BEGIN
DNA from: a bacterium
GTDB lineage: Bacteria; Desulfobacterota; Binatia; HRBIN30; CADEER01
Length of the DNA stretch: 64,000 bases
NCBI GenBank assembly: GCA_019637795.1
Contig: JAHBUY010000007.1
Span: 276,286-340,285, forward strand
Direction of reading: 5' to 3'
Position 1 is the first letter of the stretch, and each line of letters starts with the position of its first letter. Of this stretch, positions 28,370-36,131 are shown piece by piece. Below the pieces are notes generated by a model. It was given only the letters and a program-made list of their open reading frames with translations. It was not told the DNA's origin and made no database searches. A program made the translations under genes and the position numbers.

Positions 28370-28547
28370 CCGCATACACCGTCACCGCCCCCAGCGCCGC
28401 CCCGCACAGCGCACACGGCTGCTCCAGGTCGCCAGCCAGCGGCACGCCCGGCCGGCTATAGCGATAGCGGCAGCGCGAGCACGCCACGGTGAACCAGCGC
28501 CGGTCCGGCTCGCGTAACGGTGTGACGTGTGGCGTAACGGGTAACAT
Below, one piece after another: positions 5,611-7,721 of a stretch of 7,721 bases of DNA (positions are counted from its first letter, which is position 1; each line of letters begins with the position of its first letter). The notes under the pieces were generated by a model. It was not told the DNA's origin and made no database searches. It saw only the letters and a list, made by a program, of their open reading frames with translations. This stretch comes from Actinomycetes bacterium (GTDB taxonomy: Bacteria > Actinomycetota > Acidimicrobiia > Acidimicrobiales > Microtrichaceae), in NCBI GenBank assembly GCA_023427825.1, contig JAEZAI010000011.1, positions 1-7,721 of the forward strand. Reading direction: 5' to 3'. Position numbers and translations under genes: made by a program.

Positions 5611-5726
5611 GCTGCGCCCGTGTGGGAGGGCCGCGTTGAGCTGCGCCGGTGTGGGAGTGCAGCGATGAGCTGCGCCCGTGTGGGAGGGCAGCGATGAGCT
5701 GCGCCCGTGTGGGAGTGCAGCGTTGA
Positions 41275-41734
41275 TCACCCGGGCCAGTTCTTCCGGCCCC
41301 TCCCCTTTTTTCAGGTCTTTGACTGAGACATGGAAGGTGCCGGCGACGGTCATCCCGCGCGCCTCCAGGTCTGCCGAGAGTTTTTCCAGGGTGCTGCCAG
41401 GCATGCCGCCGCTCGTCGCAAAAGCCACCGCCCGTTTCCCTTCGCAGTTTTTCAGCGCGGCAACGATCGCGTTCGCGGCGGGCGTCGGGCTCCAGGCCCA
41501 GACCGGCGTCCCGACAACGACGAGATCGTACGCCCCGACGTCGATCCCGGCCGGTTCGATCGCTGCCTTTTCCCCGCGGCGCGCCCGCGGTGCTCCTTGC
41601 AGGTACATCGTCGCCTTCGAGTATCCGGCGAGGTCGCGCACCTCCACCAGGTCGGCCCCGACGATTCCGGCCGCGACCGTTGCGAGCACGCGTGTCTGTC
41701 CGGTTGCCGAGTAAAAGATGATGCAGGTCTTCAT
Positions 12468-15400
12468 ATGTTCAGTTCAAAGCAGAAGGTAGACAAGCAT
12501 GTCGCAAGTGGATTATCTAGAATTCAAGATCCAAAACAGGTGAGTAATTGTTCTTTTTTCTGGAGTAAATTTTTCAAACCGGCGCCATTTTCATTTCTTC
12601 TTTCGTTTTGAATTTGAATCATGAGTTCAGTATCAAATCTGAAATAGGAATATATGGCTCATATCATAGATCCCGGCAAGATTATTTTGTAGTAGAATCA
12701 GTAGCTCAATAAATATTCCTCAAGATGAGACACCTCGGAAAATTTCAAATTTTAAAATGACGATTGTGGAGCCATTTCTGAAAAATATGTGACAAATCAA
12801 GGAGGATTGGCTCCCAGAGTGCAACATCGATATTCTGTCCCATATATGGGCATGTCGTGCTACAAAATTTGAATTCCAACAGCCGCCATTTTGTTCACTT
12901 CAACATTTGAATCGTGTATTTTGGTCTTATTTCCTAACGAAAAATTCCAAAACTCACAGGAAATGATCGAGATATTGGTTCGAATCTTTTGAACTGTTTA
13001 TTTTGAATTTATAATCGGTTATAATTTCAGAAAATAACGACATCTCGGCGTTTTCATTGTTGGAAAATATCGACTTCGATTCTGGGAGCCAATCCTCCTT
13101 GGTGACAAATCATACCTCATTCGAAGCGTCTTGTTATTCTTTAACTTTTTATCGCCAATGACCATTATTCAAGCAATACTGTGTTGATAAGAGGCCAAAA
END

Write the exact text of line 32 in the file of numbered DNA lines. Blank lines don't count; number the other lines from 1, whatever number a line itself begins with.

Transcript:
13101 GGTGACAAATCATACCTCATTCGAAGCGTCTTGTTATTCTTTAACTTTTTATCGCCAATGACCATTATTCAAGCAATACTGTGTTGATAAGAGGCCAAAA